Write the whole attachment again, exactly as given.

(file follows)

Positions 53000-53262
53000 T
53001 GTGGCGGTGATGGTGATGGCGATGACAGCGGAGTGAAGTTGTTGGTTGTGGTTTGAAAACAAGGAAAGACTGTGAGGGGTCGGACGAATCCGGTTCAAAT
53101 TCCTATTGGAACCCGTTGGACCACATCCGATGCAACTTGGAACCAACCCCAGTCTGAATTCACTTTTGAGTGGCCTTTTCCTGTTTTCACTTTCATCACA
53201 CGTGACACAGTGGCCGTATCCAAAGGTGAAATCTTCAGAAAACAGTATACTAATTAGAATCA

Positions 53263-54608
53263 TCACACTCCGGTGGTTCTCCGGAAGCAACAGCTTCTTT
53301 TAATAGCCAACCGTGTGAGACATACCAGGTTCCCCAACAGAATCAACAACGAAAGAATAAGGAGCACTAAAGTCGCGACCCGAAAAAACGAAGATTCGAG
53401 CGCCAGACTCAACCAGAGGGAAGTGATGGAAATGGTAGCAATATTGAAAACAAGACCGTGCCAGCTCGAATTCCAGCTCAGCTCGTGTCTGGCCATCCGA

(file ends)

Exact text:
Positions 53000-53262
53000 T
53001 GTGGCGGTGATGGTGATGGCGATGACAGCGGAGTGAAGTTGTTGGTTGTGGTTTGAAAACAAGGAAAGACTGTGAGGGGTCGGACGAATCCGGTTCAAAT
53101 TCCTATTGGAACCCGTTGGACCACATCCGATGCAACTTGGAACCAACCCCAGTCTGAATTCACTTTTGAGTGGCCTTTTCCTGTTTTCACTTTCATCACA
53201 CGTGACACAGTGGCCGTATCCAAAGGTGAAATCTTCAGAAAACAGTATACTAATTAGAATCA

Positions 53263-54608
53263 TCACACTCCGGTGGTTCTCCGGAAGCAACAGCTTCTTT
53301 TAATAGCCAACCGTGTGAGACATACCAGGTTCCCCAACAGAATCAACAACGAAAGAATAAGGAGCACTAAAGTCGCGACCCGAAAAAACGAAGATTCGAG
53401 CGCCAGACTCAACCAGAGGGAAGTGATGGAAATGGTAGCAATATTGAAAACAAGACCGTGCCAGCTCGAATTCCAGCTCAGCTCGTGTCTGGCCATCCGA